There is much evidence as to which regions completely lack G2c. The following studies failed to find any G2c in their respective areas:

  • The Caucasus (aside from the above study of Armenians):
A study of Caucasian Y-STR haplotypes (n=364) by Nasidze et al. (2003), while it did no Y haplogroup testing, found no 9 Y-STR haplotype patterns within the range of variation found in G2c.[14]
An unpublished survey of Adyghe (n=242) from the North Caucasus.[19]
G2c was not found in an unpublished survey of Yezidis (n=202) and Assyrians (n=106) collected in Armenia (these groups are originally from southeast Turkey and Kurdistan),[19] and Muslim Kurds from Nebel et al. (2003).[28]
  • Iberia and North Africa:
A study of Iberian (n=860) and North African Berber (n=75) Y chromosomes by Alonso et al. (2005)[30]
  • Jordan, Palestinian Arabs, and Bedouins from the Negev:
A study of samples from Amman (n=101) and the Dead Sea area (n=45) in Jordan by Flores et al. (2005)[31]
Palestinian Arabs (n=143) and Negev Bedouin (n=30) from Nebel et al. (2003)
  • India
Sengupta et al. (2006) found no G2c haplotypes in India (n=728) and none in southern Pakistan.[1]
  • The Persian Gulf and Yemen
Cadenas et. al. (2007) found no G* and therefore no G2c haplotypes in Qatar (n=72), the United Arab Emirates (n=174), and Yemen (n=62)
Upcoming studies

Other Y chromosome samples taken from an upcoming study of Sephardi and Near Eastern (Mizrahi) Jews have found only a few GxG2 (in Y chromosome haplogroup G but not in G2) samples. Preliminary indications are that in this study, only a single Turkish Jew matches the any of the modal haplotypes for G2c, however, all of these samples are being tested for M377/G2c.

The Kurdish and Iraqi Jewish samples from Nebel et al. (2002) are also being tested for M377/G2c by a different group for another study. Y chromosome haplogroup G1 is also found among Jewish populations, but it is likely that some of these samples will turn out to be in haplogroup G2c.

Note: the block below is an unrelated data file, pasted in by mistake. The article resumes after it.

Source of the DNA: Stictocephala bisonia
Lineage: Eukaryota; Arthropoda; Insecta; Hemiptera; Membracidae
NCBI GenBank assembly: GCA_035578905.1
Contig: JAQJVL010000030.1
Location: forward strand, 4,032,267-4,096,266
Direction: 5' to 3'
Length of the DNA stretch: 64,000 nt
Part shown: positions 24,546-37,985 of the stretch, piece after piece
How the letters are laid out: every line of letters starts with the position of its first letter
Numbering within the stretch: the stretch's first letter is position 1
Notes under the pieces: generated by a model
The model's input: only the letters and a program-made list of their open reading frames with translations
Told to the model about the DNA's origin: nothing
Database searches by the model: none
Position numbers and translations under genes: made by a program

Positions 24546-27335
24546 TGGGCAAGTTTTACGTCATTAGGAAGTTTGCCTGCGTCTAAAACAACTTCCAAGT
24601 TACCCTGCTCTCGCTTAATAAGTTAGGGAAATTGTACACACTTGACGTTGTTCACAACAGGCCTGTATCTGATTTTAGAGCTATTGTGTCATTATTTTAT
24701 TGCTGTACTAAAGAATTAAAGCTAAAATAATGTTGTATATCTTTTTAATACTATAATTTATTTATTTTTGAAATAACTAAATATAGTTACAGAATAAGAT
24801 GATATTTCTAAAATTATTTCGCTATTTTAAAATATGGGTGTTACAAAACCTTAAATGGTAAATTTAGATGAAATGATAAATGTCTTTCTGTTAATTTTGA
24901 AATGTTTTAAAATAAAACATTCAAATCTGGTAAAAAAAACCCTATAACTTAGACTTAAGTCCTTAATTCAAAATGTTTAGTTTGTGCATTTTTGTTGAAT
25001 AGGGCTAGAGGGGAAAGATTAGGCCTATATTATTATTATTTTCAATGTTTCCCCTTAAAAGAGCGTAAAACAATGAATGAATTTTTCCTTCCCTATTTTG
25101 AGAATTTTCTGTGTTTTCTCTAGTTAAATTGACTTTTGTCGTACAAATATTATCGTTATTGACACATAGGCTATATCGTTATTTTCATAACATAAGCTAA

Comparison of regional haplotypes

Population and
Location
n Status DYS393 DYS390 DYS19 DYS391 DYS385 DYS426 DYS388 DYS439 DYS392 DYS389 DYS438 DYS461
= add 2 to DYSA7.2
Ashkenazi Jews

Poland-Lithuania
Western Germany

Sicilians

300 confirmed 12
13
 
22
23
24
 
15
16
9
10
11
13,15
13,16
14,16
11 12  
11
12
11 13,30
13,31
13,32
13,33
14,31
14,32
14,33
15,33
10 12
Turkey
Kars
1 confirmed 13 23 16 10 11 12 11 11 13,29
Uzbek 1 confirmed 13 23 16 11 13,16 11 12 11 11 13,30
Pathans 6 confirmed 13 23 17 10 11 12 11 11 13,30 12
Burusho
Hunza Valley
1 confirmed 13 23 17 11 11 12 11 11 13,30 12
Greek
Athens
1 possible 13 23 16 11 13,16 11 13,31
Syrians 2 possible 13 23 16 11 14,16
14,15
11 13,30
Iranian
Tehran
1 possible 13 23 17 10 13,16 11 13,29
Iraqi Jew 1 F*,G,I 13 23 15 11 11 12 11
Armenians
The Ani region
Nagorno-Karabakh
5 F*,G,I 13 23 15 10 11 12 11
Kurdish Jews 3 F*,G,I 13 23 15 10 11 12 11

Time to the Most Recent Common Ancestor (tMRCA)

The time to the Most Recent Common Ancestor (tMRCA) for European G2c, derived by generating a median-joining network[32] of over 25 haplotypes with 67 Y-STRs, yields a date of 461 years from the average birth year of the testees (estimated to be 1950), with a standard deviation of 107 years.[33] The mutation rate used is based on that of family groups with known most recent common ancestors.[34] The date is just before the year 1492, a significant date in European Jewish history, when the Jews of Sicily (at that time ruled by Spain) were expelled or forced to convert. So far, this tMRCA includes all groups of European G2cs, including it seems from preliminary evidence, the Italians.

This late tMRCA date for all of G2c in Europe raises the question of when G2c first entered Europe. If G2c entered Europe at an earlier period, we would expect to see more divergent haplotypes than we currently see. The very unusual highly ethnically-specific distribution of G2c in Europe combined with the very late tMRCA raises the question of from where G2c could have entered Europe. Also, was the spread of G2c in Europe from the Kingdom of Poland to Germany and Italy, from German to Italy and Poland, or Italy northward to both other areas? No one particular region seems to be more divergent than any other, and in fact, there doesn't seem to be any geographically correlated subclades within European G2c, with samples from each region matching some from other regions more closely than ones from the same region.

Possible history

Sicily

The most plausible scenario for the spread of G2c within Europe is an origin among Jews in Sicily, and a spread northward to Germany and the Polish-Lithuanian Commonwealth at the time of the expulsion of the Jews of Sicily in 1492.